In a nod to the kung fu rage of the early 70's, Caan's recovery involves him turning to martial arts, becoming especially adept at using his cane (hmm, Caan's cane, or is it Canes' Caan - or maybe I'm still hearing Will Shatner yelling Kaaaaaaahn). This emphasis on fu fu is important as the CIA contacts the agency and asks for a team to shepherd a couple of Chinese politicos for a couple of days until they can return to China (why they came to SF in the first place, and why they will return is a Byzantine tale that frankly makes little to no sense whatsoever). Caan is told by his handler that his former partner is now working for the "other side" and will be gunning for the sheep. Caan sees this as his opportunity for redemption, so assembles a team, which includes the aforementioned Bo Hopkins as a marksman with a penchant for pulling the trigger, and Burt Young as the politically and socially savvy driver. The two are polar opposites - Burt so quirky and yet a natural actor, where you can believe every corny word or mannerism that emanates from him; whereas Bo is wooden and totally unbelievable.
There are action scenes galore - some pretty well filmed while others... well, let's just say that Peckinpah unintentionally was paying homage to 50's westerns. There are car chases and an absurd scene involving a motorcycle cop, as well as some serious inferences of double crossing and double dealing - the former a distraction and the latter holding our interest. It all leads up to a climatic scene late at night at the SF docks, which works in an odd, rather stylized way. The film could have ended there, but Sam decides to add yet another double cross that involves Caan transporting his sheep to "the mothball fleet" in Suison Bay. To those not acquainted with the San Francisco bay area - the mothball fleet is just that - row upon row of rusting WWII transport ships all at anchor - the Navy decommissioned them and now has no idea of what to do with them. Anyhow, this gives Sam the opportunity to do some nice camera work, but the following fight between several opposing forces and involves ninjas as well as a calling out and sword fight between the two Chinese political rivals, is way over the top.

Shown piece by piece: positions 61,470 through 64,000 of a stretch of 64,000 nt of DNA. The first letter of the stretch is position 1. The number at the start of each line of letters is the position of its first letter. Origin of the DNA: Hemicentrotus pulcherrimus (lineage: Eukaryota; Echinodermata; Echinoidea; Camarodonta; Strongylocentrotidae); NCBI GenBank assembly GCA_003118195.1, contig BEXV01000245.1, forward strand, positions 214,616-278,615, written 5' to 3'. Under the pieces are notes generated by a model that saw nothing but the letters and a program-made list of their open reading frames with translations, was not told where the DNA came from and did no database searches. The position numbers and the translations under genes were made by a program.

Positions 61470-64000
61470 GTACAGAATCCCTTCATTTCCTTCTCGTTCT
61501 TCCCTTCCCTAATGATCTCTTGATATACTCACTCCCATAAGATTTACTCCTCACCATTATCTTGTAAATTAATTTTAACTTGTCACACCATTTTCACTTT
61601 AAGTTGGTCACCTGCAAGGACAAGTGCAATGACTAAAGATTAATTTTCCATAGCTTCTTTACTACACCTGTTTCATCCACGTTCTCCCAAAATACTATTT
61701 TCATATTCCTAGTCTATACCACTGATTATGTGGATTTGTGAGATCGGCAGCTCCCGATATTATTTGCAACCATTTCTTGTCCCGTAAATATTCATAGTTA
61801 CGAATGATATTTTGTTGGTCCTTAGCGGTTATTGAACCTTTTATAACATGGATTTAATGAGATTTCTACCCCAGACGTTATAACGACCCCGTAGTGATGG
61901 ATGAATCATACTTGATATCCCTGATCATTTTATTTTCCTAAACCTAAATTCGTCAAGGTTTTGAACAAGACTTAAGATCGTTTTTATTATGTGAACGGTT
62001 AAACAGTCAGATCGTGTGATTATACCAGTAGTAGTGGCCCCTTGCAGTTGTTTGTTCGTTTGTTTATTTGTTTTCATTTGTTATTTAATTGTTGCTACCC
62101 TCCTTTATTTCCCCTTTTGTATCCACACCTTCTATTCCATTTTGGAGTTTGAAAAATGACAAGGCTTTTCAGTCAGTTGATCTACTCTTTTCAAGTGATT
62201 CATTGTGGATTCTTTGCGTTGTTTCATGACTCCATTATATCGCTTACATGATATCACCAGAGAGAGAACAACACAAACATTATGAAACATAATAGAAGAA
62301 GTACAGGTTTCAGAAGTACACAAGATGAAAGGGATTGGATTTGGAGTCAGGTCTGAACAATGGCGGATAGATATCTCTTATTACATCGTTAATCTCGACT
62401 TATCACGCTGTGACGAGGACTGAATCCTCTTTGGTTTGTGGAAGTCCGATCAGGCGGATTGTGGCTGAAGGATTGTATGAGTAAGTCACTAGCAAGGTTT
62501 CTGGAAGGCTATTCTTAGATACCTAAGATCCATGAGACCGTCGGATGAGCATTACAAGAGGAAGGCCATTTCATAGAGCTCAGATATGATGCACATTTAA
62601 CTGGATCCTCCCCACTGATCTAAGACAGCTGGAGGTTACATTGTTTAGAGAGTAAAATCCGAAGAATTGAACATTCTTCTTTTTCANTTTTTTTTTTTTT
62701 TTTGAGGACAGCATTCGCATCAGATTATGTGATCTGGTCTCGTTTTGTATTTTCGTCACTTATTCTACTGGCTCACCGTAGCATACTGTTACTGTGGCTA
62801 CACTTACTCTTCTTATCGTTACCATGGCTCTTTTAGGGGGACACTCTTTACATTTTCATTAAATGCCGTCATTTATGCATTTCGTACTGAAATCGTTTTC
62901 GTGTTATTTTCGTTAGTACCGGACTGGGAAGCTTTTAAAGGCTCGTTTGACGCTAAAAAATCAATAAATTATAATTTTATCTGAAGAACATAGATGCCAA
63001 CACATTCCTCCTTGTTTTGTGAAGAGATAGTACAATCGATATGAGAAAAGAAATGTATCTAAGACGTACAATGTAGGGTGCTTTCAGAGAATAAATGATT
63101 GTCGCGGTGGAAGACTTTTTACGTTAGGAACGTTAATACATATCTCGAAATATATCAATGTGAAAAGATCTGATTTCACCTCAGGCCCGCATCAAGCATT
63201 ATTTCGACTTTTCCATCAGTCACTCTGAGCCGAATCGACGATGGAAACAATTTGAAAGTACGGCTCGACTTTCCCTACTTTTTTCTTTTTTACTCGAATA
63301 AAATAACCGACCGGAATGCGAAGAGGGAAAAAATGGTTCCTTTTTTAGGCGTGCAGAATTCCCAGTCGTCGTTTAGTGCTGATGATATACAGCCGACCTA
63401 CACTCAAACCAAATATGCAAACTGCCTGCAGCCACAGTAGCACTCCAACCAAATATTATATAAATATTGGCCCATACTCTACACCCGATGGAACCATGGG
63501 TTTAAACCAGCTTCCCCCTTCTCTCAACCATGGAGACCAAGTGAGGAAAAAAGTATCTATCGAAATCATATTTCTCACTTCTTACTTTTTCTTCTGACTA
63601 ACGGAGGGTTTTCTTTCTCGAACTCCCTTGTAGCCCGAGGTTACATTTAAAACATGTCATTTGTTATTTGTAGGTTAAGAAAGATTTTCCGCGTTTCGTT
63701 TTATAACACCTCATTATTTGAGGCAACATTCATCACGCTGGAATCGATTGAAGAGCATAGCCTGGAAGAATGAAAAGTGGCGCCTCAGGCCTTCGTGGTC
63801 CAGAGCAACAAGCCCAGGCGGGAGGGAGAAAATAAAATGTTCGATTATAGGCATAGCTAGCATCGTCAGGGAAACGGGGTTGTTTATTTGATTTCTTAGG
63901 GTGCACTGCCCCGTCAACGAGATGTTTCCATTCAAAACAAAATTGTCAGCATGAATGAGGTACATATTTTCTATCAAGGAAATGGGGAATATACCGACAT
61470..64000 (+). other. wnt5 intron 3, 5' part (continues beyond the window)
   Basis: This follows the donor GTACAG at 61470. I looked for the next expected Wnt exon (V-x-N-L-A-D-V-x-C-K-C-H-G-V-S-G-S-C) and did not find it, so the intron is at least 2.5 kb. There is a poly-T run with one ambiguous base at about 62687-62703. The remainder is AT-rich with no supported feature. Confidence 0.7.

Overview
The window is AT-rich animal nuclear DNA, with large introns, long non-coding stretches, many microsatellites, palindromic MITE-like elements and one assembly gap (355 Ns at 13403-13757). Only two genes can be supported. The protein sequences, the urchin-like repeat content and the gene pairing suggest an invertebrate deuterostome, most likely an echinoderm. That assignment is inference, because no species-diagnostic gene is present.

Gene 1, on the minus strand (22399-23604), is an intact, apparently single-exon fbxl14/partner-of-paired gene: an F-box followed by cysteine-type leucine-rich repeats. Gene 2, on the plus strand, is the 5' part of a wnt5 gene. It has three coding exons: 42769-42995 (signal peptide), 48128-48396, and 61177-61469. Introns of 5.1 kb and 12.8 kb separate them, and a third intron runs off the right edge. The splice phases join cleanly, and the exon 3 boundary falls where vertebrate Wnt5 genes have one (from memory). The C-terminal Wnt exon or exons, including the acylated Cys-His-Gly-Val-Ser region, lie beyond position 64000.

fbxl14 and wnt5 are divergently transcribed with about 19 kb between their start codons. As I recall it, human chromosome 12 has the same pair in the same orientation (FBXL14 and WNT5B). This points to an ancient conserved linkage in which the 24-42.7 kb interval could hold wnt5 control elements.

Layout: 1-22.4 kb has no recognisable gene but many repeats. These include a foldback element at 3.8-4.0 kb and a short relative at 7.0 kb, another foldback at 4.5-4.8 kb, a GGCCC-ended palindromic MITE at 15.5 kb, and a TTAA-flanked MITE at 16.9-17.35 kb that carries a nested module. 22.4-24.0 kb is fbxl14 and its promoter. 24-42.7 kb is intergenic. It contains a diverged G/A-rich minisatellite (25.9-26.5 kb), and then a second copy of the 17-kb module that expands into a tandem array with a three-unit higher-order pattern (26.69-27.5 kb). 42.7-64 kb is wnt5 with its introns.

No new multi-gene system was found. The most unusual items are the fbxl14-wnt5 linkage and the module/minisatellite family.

I suppose there was supposed to be a message in all this somewhere about mercenaries (or soldiers in general) who were "just following orders" - but it gets lost amongst all the odd characters and jargon.
There are some good, if dated moments in this film, especially the on location shots of a 1975 San Francisco (I just love the billboard advertising the AMC Pacer!), but I found the direction a bit lacking surprisingly, and the script simultaneously too clever and too ridiculous, caught up in minutia while overlooking some glaring holes and patchwork add ons. One example is a little scene where Bo, the marksman and gun expert points out that a guy dressed up as a cop isn't really a cop because he was holding a Glock and he knew that SF cops ALL used 38 Caliber Colts... To which I was thinking - all but ONE cop, who always carried a 44 Magnum - ah, gotta love the 70's.
When Mike Locken is left crippled by his best friend George Hansen ,the organisation he works for thinks he is useless and puts him out to pasture.
Locken decides to defy the odds and for his reward ,he is given the task of protecting Yuen Chung who is being targeted by his old pal and a group of Ninjas.
Sounds a bit silly right? Well yeah it is a little and the meterial is way below Peckinpah ,buts that not to say it has its moments.
James Caan is great as Locken and Duvall is just as good as the treacherous Hansen.
But for my Money its Burt Young as slobby wheelman Mac and Bo Hopkins as guncrazy Jerome Miller who steal the movie and provide the best comedy moments.
Of course the action sequences are deftly handled but compared to the Wild Bunch it feels a little bit mechanical .
Good Peckinpah then ,but a long way from his best work
"You're so busy doing their dirty work, you can't tell who the bad guys are."-Mac (Burt Young)
Awesome action sequences. I don't think Sam respected the ninja very much though, as they were easy terminated by a half cripple no less. I guess alot of people didn't care for this Peckinpah outing, it's okay Sam, I'll play it again.
"Win a few, lose a few."-Mike Locken (James Caan)